October 18, 2012
I had such a good experience painting “Steve with Towel” using sponges (see Painting Without Brushes), I decided to undertake something more challenging.
I was looking through my photos of Rob in Palm Springs and found one that I really liked. Not a nude, but that’s okay with me; these days I’m thinking more about gallery shows and I’m liking the idea of doing works with a broader appeal. I’ve painted so many frontal nudes in my career I finally feel I can do something less confronting without feeling like I’ve compromised.
Above is the photograph I decided to use for my next painting. This is an image I wouldn’t have undertaken not too long ago. You know I love painting the figure with just a plain blue (or yellow or orange or whatever) background, so all I have to deal with is the face and figure. There’s a whole lot more going on in this one.
But there’s been a tectonic shift in my painter’s view of the world in the last several weeks, and that’s because of my new understanding of color. The previous two paintings and lots of practice pieces in between have really cemented my new awareness of color temperature (warm vs. cool).
Because of this, I look at this image and see relationships I wouldn’t have seen in the past. Instead of just seeing dark greens in the background, I now see COOL dark greens. And I see the warmer greens against the cooler ones. In the middle ground I see the cool purples and the warmer greens and oranges. In the pool I see the difference between the cool blues and the warmer blue-greens. And on the figure, I see the purples and greens in the shadow areas. What used to be a sea of complexity that overwhelmed me is now a set of puzzle pieces I feel competent to put together!
But to make it even easier for me to see and deal with all the puzzle pieces, I did my usual Photoshop tweaking of the image. Using the Posterize filter, I altered the image so that I had a clearer breakdown of both values (light and dark) and hue (colors). Then, with both the unaltered photo and the tweaked version as references, I have more information available. (Compare the water in the pool in the unaltered photo and the tweaked one and see how much easier it is to see what’s going on. Now it’s possible to see it as abstract colored shapes. That is the way you have to see it in order to paint it.)
This was to be another big, bold sponge painting, so I cut myself a piece of canvas that would give me plenty of room to work. The dimensions for the painting are 36×48 (91x121cm), or 3 feet by 4 feet. A big painting, for me.
(One of the issues for me in the past with attempting a complex image like this was that there was a lot of detail, and a lot of differing kinds of detail. That’s no fun when you’re painting small. But until recently I hadn’t even allowed myself to consider painting really big. Thank goodness I got over that! Because an image like this becomes MUCH easier (and more fun) when it’s big enough that you’re not having to work into tiny, detailed areas to get something right. Of course with sponges you don’t even have the option of doing tiny, detailed areas—and that’s a good thing.)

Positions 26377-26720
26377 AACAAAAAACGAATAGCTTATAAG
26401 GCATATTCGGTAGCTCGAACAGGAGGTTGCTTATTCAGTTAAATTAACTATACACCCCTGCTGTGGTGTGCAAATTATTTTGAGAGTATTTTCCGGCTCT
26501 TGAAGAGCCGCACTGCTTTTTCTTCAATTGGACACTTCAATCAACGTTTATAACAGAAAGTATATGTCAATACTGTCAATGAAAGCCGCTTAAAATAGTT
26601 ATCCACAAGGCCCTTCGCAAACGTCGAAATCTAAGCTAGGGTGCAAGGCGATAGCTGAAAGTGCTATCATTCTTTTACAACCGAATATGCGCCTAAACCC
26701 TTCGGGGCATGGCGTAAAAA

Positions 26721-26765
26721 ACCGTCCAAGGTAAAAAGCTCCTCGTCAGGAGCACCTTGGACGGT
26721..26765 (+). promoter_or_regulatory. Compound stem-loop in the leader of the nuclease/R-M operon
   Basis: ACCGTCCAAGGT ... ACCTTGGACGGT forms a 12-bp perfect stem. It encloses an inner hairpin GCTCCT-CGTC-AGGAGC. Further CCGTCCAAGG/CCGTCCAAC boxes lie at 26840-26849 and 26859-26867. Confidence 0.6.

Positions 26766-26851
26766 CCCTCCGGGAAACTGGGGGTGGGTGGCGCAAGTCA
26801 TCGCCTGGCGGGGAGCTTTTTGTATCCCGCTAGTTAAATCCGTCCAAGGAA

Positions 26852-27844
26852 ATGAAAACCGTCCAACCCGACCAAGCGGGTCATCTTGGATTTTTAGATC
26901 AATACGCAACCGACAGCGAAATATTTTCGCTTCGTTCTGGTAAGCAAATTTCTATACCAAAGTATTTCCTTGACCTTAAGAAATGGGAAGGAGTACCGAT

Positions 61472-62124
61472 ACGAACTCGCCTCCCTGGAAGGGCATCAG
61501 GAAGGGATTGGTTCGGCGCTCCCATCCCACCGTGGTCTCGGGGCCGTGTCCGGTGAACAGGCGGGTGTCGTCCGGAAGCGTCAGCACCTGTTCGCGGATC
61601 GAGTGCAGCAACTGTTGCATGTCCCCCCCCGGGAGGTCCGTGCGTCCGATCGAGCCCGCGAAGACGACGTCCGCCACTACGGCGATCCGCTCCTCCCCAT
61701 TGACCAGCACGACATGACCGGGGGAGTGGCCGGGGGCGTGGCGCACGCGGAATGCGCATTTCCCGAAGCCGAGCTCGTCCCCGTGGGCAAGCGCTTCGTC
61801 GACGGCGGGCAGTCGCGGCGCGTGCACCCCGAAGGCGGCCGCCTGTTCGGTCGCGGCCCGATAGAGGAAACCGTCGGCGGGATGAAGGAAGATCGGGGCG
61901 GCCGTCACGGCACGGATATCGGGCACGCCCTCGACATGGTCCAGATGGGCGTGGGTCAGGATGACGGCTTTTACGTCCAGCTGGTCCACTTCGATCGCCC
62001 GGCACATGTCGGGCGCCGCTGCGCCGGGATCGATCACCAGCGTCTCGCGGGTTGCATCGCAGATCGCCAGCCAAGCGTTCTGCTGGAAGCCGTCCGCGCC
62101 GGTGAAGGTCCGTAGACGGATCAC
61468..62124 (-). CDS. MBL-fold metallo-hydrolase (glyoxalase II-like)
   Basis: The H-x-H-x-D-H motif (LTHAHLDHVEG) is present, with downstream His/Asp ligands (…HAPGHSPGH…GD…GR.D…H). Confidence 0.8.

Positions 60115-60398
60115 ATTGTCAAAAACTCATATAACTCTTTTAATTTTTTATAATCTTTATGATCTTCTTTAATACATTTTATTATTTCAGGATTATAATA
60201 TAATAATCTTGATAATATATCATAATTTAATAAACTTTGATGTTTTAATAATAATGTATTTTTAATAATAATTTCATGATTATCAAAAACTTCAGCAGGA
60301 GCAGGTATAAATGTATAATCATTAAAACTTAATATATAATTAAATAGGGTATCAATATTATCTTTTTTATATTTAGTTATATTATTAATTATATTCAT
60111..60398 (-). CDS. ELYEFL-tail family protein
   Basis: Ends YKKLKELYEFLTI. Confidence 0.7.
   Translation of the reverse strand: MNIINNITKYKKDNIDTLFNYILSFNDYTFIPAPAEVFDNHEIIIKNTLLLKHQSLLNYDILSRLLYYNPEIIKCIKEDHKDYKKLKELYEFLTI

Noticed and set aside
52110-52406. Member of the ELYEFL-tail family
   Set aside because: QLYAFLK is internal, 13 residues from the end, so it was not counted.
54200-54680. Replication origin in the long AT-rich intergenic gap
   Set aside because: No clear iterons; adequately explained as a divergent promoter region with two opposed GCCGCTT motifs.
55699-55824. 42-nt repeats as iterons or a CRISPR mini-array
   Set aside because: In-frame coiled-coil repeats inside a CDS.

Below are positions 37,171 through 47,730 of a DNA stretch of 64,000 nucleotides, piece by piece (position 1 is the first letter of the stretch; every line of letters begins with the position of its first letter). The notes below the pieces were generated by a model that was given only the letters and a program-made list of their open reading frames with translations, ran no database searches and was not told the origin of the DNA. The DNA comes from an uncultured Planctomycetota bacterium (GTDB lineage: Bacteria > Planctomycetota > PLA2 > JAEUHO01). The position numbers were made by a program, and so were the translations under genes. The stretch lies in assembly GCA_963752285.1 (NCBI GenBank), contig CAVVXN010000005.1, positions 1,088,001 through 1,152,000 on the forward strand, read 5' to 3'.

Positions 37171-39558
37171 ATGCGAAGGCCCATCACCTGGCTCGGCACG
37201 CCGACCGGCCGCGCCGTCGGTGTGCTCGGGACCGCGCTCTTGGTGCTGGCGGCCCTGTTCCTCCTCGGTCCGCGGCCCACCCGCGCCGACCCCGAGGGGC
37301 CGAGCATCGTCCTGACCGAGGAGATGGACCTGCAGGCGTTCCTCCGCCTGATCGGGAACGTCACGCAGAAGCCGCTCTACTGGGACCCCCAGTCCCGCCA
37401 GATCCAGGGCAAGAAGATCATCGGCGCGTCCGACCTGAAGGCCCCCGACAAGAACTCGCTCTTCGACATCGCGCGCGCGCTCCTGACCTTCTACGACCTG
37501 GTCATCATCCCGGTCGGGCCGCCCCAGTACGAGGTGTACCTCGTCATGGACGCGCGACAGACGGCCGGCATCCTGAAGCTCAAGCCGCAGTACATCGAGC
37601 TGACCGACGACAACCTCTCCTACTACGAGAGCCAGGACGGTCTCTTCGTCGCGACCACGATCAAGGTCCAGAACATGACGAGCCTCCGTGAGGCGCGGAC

Above you can see the initial reference drawing, then the next stage where I’ve done a brownish wash over the whole painting, then begun laying in the background and some of the water in the pool. I’m using sponges for all of this and doing my best to keep it really loose—although I got a little carried away and did more detail than I intended on some of the plants. They didn’t need to be that finished this early in the game. But that’s okay; that will all be changed when the painting is more complete anyway.
In the above in-progress photos you can see I’ve blocked in more of the pool and begun laying in some flesh tones to see how it’s all going to fit together. It’s never a good idea to finish one area of a painting at a time—it’s much better to skip around and work in several areas of the painting, because every time you add color or values to one area, it changes the areas around it. A painting is a dynamic thing; you can’t expect it to ‘hold still’ while you’re finishing one area of it. When you work all over the painting there’s a much better chance it will all work well together in the end.
At this point I have been working on the painting for a couple of days. You can see it’s starting to come together. Mixing the colors has been a challenge. Knowing what I now know about warm and cool and how they alternate, it’s been much easier than it would have been in the past. But it’s still been challenging, and often I’ve found when I apply the shade I’ve just mixed on my palette, it’s not right and I have to try again. This has been especially true of the fleshtones, because in this painting, mostly they’re not what we think of as flesh tones at all. Instead, they’re cool blue-greens and warm lavenders, with a bit of orange and some yellows in the highlights.
The next day, I bring the work further toward completion by finishing more of the background, the water in the pool (notice I’ve added the white splashes), and continuing to work on Rob’s flesh tones. I had to paint, and repaint, and repaint again, to get just the right colors and values in his body. The light is rather complicated, plus with acrylics they always dry darker so sometimes it’ll look right when it’s wet, but then it dries and you realize you have to repaint it—AGAIN.
Approximately 5 days after beginning it, I finish the painting.
Final touches included getting the flesh tones just right (FINALLY!), adding the chrome railing, and adding some final touches in the foliage in the background. I’ve decided to call it ‘Palm Springs 6pm’. I feel it’s a big breakthrough in several ways: the size of it, the fact that I did such a complex work using only sponges (and not getting caught up in detail!), and the fact that I was able to use my increasing awareness of color temperature to bring more life to the image.